Ever since architect Jörg Seitz opened the manhole covers and discovered a historic tunnel system deep down underground, his life—as well as that of the city of Landau—changed forever.
Landau? In a manner of speaking the Palatinate city is the Troy of the region. Each epoch left its traces, layer atop layer, on the historic walls of the Southern Palatinate city. If you could turn back time 300 years, you would see that the city even was something close to a Venice of the Palatinate region. The blueprints of French architect Sébastien Le Prestre show that originally 27 locks regulated the water level in the trenches of the fortification, which was built in the 17th century, then almost disappeared and is now celebrating its resurrection: Landau fortress.
“Excuse me, please, could you tell me where the fortress is?” Some years ago, architect and city planner Jörg Seitz stood in the Luitpoldpark in Landau and, pretending to be a tourist, asked students for directions. The answers he received were always the same: The people questioned shook their heads and shrugged, not suspecting that they were standing directly upon the fortress ground.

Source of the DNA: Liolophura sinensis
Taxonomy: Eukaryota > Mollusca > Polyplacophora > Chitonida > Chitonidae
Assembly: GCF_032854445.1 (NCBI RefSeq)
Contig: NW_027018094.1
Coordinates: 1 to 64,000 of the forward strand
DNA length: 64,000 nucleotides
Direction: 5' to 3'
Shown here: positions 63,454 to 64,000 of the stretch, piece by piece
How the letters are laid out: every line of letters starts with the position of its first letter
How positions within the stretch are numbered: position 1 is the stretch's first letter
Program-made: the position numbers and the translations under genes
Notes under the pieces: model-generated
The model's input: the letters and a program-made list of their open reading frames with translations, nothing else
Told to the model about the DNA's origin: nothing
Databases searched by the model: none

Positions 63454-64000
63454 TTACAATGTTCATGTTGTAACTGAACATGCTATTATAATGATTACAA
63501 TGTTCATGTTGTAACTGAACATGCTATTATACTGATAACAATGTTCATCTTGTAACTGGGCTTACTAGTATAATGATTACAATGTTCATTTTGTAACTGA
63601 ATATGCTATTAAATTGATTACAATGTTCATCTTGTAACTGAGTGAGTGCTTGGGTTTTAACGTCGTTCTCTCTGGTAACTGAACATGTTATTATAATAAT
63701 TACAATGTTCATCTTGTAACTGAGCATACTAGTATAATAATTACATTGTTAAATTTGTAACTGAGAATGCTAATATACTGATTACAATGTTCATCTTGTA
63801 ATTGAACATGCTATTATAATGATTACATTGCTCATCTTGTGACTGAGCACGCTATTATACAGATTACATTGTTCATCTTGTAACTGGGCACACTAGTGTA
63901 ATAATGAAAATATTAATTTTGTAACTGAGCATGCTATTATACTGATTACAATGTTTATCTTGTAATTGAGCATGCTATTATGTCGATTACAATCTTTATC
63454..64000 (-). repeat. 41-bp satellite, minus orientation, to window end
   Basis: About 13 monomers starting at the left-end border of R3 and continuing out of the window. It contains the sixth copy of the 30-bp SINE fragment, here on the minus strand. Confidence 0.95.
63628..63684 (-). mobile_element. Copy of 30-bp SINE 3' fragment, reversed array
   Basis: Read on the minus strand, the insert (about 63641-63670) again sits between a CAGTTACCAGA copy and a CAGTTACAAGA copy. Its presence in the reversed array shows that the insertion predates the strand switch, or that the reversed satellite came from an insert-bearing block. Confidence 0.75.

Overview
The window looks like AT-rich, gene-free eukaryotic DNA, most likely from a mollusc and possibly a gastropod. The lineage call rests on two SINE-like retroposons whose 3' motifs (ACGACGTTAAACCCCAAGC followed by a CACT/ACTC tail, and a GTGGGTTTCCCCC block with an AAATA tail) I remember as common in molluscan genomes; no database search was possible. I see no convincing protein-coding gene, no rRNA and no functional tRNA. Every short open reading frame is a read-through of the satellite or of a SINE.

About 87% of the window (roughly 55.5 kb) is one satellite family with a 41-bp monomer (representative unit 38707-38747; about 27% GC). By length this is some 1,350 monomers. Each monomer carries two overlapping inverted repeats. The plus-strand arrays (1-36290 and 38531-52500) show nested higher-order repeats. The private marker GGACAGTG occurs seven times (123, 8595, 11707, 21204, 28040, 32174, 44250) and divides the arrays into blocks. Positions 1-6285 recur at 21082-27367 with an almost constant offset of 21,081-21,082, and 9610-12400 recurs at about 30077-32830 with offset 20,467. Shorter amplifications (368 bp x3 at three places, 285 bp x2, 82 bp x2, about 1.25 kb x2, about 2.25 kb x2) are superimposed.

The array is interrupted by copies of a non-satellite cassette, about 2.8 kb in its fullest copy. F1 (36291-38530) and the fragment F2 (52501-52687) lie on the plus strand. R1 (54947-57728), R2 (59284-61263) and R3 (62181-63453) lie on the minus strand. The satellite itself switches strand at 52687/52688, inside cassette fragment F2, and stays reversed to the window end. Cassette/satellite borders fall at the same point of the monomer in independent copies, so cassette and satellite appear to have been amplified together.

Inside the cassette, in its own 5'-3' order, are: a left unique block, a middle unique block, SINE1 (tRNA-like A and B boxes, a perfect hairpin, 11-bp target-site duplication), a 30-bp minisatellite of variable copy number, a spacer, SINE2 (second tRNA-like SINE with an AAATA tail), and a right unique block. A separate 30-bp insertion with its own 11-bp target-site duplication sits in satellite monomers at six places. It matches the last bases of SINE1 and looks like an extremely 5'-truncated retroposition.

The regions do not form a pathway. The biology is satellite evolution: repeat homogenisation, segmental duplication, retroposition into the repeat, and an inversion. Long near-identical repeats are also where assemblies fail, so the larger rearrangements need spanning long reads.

This scene took place some years ago now. At that time, Jörg Seitz worked at an office in Stuttgart, but at weekends, he acted out his true passion—showing visitors the historic sites of his hometown Landau as a tourist guide.
Much has been achieved since his impromptu pop-quizzes. Word has got around that this old fortification rests underneath a large part of the historic city centre, covered by earth and overgrown by plants. This insight was gained by Jörg Seitz amongst others. For years, not one day has gone by without him sensitising his fellow people for the historic heritage underground, underneath the city.
“My life has changed. In the meantime, I have become a father and I have quit commuting to Stuttgart. It all started with the foundation of our association. Officially, it is termed Festungsbauverein Landau – Les amis de Vauban e.V. (Fortification Association Landau), but we simply call ourselves the biggest underground movement of the city.”
The existence of walls and catacombs in the Palatinate subsoil had of course been known before the foundation of the association. There had not been one construction project without the excavators having a tough time with metre-thick sandstone walls. During the preparations for the horticultural show Landesgartenschau it happened again. But this time, they did more than just fetch the jackhammer, they took a closer look.